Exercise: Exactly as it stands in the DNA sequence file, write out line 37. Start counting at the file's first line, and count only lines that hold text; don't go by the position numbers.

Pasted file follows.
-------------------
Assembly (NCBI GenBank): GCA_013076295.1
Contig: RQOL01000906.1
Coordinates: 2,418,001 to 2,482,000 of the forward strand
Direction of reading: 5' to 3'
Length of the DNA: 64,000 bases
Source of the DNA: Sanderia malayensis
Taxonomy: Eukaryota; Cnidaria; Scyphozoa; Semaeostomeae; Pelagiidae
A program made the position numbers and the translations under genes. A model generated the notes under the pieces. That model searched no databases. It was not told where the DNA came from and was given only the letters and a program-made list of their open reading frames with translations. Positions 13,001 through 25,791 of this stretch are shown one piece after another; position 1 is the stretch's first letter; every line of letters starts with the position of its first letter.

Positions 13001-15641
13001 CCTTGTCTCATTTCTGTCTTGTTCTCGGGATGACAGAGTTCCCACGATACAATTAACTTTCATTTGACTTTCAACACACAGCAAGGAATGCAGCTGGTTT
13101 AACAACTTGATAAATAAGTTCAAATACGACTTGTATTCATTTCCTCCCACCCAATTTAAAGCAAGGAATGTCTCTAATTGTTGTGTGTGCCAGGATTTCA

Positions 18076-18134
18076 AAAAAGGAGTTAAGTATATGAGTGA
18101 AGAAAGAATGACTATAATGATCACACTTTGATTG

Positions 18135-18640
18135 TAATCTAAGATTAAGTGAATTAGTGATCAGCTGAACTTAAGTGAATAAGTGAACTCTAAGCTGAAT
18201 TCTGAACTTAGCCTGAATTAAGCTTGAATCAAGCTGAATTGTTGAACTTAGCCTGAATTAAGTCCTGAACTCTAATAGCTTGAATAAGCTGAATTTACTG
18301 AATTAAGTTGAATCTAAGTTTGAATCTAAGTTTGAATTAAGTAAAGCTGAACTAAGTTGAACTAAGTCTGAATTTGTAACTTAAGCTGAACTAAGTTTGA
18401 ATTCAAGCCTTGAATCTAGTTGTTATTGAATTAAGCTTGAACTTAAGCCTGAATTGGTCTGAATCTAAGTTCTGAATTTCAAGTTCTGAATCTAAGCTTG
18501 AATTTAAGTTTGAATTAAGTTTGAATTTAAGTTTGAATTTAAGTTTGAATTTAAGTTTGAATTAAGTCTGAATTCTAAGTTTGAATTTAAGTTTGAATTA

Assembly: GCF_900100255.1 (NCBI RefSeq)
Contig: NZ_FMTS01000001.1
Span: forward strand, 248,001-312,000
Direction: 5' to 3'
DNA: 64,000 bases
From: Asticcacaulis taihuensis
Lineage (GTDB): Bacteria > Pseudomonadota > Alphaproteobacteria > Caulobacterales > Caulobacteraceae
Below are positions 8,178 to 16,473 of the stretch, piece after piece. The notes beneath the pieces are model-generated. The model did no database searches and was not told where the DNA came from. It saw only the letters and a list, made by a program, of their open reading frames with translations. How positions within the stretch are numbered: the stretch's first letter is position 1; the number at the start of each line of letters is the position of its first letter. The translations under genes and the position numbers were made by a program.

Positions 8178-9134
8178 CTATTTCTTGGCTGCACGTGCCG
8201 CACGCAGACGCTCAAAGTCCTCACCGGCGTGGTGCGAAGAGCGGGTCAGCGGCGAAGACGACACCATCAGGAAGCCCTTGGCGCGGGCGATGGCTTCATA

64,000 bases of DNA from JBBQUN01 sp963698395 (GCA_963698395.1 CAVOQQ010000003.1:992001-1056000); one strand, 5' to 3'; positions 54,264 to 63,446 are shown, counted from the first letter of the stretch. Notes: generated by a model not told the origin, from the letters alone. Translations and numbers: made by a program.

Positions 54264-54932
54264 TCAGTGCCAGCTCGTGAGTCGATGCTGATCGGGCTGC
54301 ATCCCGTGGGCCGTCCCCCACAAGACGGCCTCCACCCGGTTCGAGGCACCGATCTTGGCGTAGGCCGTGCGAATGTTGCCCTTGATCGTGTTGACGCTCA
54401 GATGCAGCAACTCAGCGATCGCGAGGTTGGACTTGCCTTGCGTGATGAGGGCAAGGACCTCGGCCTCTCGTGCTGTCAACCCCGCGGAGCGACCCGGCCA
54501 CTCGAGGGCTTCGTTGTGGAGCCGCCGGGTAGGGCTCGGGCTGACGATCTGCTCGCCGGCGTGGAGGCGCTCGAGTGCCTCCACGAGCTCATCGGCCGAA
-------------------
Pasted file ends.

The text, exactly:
54501 CTCGAGGGCTTCGTTGTGGAGCCGCCGGGTAGGGCTCGGGCTGACGATCTGCTCGCCGGCGTGGAGGCGCTCGAGTGCCTCCACGAGCTCATCGGCCGAA